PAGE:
Terror in the Knight, 22 July 2008
Author: David H. Schleicher from New Jersey, USA
Director Christopher Nolan has tapped into a cultural zeitgeist with his soaring Dark Knight. No other director has shown so much ambition while working within the context of such an iconic name brand belonging to popular culture. By building upon the excellent framework he set with Batman Begins and adding in the chaos of the Joker (Heath Ledger, legendary) and the tragedy of Harvey Dent (Aaron Eckhart, admirable), Nolan, like Hitchcock before him, utilizes a B-level genre flick to tap into our shared cultural fears. Along with his co-writer brother, Jonathan Nolan, the director crafts a tightly wound tapestry that explores our archetypal fears of losing our identity and becoming that which we hate, while tuning into post 9/11 fears of terrorism, cowboy diplomacy, wire-tapping, and vigilante justice run amok.
The cast assembled falls right into place with Nolan’s epic and relentlessly dark vision of our current superhero mythology. Michael Caine and Morgan Freeman are again perfect in their supporting roles of wisdom and gadget providers, while Gary Oldman receives a surprising amount of screen time and delivers a sterling Oscar-worthy performance as the tormented Commissioner James Gordon. Replacing the dreadful Katie Holmes, Maggie Gyllenhaal is spry and feisty as assistant DA Rachel Dawes, but still seems out of place in her role. Bale is again brooding and effective as Bruce Wayne, though he gets overshadowed by the sly trickster that is Heath Ledger’s Joker. Ledger is everything he’s been hyped up to be. He’s scary good and his insanely nuanced and subversively humorous performance haunts the film while his character terrorizes Gotham with a feverish intensity that is divinely married to Nolan’s amped up tempo of thrills.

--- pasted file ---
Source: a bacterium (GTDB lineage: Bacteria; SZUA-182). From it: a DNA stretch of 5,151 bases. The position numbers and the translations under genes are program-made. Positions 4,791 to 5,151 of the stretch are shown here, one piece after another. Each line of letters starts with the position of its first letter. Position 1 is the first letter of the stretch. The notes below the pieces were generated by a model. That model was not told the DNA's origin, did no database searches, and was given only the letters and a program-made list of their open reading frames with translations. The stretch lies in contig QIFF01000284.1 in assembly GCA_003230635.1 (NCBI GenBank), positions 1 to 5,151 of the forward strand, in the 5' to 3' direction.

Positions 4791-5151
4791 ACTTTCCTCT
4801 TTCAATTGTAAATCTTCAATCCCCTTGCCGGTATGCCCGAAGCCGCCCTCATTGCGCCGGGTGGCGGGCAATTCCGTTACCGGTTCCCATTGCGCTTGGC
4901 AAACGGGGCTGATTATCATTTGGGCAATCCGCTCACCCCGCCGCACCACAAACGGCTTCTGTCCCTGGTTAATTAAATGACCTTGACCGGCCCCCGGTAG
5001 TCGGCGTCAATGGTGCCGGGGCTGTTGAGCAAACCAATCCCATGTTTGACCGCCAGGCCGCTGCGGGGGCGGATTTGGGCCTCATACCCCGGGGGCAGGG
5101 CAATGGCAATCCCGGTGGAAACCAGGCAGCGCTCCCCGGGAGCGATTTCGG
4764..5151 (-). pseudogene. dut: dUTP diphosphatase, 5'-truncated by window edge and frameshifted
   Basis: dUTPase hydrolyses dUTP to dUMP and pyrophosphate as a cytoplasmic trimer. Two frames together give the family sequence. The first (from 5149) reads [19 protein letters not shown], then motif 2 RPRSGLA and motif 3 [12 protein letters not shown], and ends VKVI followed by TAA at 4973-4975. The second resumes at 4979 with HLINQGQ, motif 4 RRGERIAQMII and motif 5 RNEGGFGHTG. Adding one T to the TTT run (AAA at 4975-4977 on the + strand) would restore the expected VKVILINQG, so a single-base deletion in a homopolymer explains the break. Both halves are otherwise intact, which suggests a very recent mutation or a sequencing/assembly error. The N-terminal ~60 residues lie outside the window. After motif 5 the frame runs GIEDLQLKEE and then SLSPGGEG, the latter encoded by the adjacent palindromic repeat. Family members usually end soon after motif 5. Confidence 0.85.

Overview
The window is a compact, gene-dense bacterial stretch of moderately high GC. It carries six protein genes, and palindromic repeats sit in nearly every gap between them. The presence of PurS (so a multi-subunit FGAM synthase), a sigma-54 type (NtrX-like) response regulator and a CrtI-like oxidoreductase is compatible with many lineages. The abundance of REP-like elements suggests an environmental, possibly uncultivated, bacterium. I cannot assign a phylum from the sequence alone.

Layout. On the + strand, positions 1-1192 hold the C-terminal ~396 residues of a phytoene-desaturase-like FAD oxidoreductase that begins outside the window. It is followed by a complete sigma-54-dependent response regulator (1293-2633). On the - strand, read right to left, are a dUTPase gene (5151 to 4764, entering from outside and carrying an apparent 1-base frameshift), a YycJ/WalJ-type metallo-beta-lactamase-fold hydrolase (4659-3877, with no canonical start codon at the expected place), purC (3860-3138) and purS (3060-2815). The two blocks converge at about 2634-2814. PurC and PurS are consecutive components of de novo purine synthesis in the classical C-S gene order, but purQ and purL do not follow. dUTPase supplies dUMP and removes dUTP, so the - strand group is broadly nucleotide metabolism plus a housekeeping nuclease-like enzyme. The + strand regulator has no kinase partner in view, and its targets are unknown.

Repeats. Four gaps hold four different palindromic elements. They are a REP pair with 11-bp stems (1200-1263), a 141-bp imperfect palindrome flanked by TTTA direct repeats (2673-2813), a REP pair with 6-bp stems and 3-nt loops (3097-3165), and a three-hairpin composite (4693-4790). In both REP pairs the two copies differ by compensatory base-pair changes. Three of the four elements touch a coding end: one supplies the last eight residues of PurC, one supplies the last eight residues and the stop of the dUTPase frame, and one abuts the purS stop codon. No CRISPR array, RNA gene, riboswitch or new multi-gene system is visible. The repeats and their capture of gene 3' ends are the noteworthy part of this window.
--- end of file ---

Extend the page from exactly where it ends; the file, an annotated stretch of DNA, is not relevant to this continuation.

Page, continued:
The opening moments of the film fall victim to the typical trappings of a sequel as it tries to reintroduce us to the cast regulars while setting the stage for new conflicts. However, once the Joker starts playing his games, Nolan ratchets up the tension to a nightmarish effect that will leave your pulse pounding for two hours. With each terrorist act of the Joker and ensuing catastrophe, Nolan ups the ante, resulting in a film that is enormously entertaining while also making the obvious bloated runtime seem oppressive and nerve-wracking…almost as if the film is a terrorist attack against the audience…
…and maybe that’s the point. With the opening camera swoop between skyscrapers zeroing in on a single window taken straight from Hitchcock’s opening shot from Psycho, Nolan tells the audience what they are in store for. Two more images, along with Ledger’s ghastly scarred and make-up covered visage, seep into the viewer’s subconscious. The first is after a building is exploded we see an image of firefighters spraying water over the scalding steel left behind that is eerily reminiscent of scenes from Ground Zero. The second is after a hospital is demolished, an image of the building’s carcass on the television seems taken straight from the Oklahoma City Bombing. As we watch the harrowing Joker-less climax involving Batman, Dent, and Gordon, and knowing in the back of our minds what became of Ledger in real life, we realize that terrorism can not only come from without, but from within. Sometimes we are our own worst victims.
Originally Published on the Internet Movie Database:
Check out my review of the original Batman Begins: